Exclusive: Director Paul Solet on 'Grace'


A chilling fable in the tradition of It's Alive and Rosemary's Baby, director Paul Solet's first theatrical release, Grace, also invites comparisons to Polanski's Repulsion and the horror films of David Cronenberg. The story of a mother who may or may not have lost her baby in an auto accident – and the terrors that follow – Grace asks its audience to question the sanity of its protagonist (played by Grindhouse's Jordan Ladd in what's certainly the most challenging role she's tackled) and its own perspective on reality. I sat down and chatted with Solet about his inspirations and obstacles in making this acclaimed new indie, and about what he'll do next. Hit the jump to read an exclusive interview.

Note: After reading the following interview, be sure to check out my exclusive coversation with the star of Grace, Jordan Ladd.

Grace appears to have been inspired by some of the best horror of the last several decades, but it's not a slave to those influences. It does what good horror should do – frightening us while offering something new. Can you comment on the genesis of the film, on how it first came about?

Firstly, thank you.  I am a fan first and foremost, so I want to make movies I want to see.  So to hear that is good.  The genesis of the film, on a personal level, came from a conversation with my mom, when I was nineteen years old, where she told me that I had a twin that didn't make it.  So the subject matter compelled me on a very personal level.  Creatively, it wasn't until a few years later, when I was having a conversation about the actual medical science behind it.  If you're pregnant and you lose a child and, labor isn't induced, you can carry a baby to term.  This is a decision that women make more frequently than is talked about around the dinner table.  To me, even as a man, that is such a horror that it's a really beautiful jumping off point for a genre film.  You take a subject matter like that, that's already compelling, fundamentally compelling, on an innate level, you take that and then you pull into the genre where you're limited by nothing but your own imagination and your responsibility to make a consistent universe… I mean, it's gold.  I pay very close attention to when I'm disturbed and when I'm not disturbed.  I'm looking to get shaken up.  As a horror fan, I'm looking to get shaken up.  It's very difficult to get to me anymore.  Most horror movies put me to sleep, or they infuriate me by failing to tap into the potential.  This is some brutal stuff we're dealing with; really, really brutal stuff.  I'm just excited to find something like that.  I get very excited.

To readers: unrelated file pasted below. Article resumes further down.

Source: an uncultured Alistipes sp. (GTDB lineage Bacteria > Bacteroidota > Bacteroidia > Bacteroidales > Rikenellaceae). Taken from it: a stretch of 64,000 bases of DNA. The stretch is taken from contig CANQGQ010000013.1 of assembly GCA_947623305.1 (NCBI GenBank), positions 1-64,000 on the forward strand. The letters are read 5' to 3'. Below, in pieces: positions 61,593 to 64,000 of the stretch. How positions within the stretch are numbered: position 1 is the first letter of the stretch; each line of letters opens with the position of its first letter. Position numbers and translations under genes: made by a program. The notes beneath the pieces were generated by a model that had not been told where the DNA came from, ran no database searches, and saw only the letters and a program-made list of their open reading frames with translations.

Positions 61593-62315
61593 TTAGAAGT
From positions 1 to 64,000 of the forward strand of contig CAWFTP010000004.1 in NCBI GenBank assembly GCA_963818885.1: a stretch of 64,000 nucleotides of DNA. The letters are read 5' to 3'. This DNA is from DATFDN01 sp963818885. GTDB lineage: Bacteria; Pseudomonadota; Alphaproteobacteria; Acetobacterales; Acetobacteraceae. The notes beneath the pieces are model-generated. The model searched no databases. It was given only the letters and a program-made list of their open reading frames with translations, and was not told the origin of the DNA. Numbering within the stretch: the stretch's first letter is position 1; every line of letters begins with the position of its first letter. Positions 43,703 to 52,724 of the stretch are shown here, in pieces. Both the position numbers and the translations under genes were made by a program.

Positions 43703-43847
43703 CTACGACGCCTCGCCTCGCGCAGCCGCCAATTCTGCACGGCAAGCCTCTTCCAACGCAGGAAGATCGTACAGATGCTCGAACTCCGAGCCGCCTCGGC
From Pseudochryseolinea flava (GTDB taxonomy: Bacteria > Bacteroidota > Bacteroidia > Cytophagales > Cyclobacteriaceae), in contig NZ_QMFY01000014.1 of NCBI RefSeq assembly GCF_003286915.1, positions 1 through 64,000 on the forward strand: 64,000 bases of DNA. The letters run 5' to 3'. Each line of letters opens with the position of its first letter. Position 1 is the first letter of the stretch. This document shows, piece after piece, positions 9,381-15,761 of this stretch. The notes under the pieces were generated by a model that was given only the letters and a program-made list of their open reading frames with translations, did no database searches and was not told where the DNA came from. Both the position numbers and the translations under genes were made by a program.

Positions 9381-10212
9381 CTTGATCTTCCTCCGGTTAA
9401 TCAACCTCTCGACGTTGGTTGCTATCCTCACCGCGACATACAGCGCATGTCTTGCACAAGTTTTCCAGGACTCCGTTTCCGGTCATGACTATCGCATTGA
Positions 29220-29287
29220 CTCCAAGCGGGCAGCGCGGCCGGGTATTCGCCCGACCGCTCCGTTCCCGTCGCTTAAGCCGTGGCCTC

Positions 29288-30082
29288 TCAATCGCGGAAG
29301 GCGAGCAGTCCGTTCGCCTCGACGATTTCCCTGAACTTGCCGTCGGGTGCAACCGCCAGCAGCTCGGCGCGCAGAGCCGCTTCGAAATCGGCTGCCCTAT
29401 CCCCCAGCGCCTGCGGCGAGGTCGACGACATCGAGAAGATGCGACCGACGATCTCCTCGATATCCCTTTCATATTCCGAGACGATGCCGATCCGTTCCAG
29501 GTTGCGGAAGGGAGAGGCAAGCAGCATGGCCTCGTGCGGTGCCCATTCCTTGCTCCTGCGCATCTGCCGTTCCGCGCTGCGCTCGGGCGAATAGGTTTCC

Can you comment on how you were informed by the horrors of David Cronenberg, and other great ‘70s films?

Oh yeah, I grew up on David Cronenberg and Roman Polanski movies.  Those guys were my heroes.  Those are my guys, those guys.  At the same time, I definitely consider myself a real student of this stuff.  I love these movies.  I live and breathe this stuff.  I do it all day, and I go to sleep thinking about it, and I dream about it, and I wake up and I do it again the next day.  I live for this stuff.  Not just the movies of the ‘70s – there are guys working today that I find incredibly inspiring.  Guys like Kiyoshi Kurosawa.  These guys are doing sound design like it's never been done before.  Really amazing new ground is being broken.  So I think if you're taking this stuff in, it's in your blood.  It's just sort of the vocabulary of the people I hang out with.  This is what we talk about.  This is what we love, it's what we do.  So it's nice to feel like we can actually give back and contribute to this kind of stuff, and hopefully put something out into the world that will maybe similarly inspire somebody else. 

You mentioned Polanski. One of the things Grace has in common with one of his greatest works, Repulsion, is its questioning of the heroine's sanity.  That's a tough line to walk for a filmmaker.  Can you talk about that, and what a challenge that was, determining how far to go in informing the audience?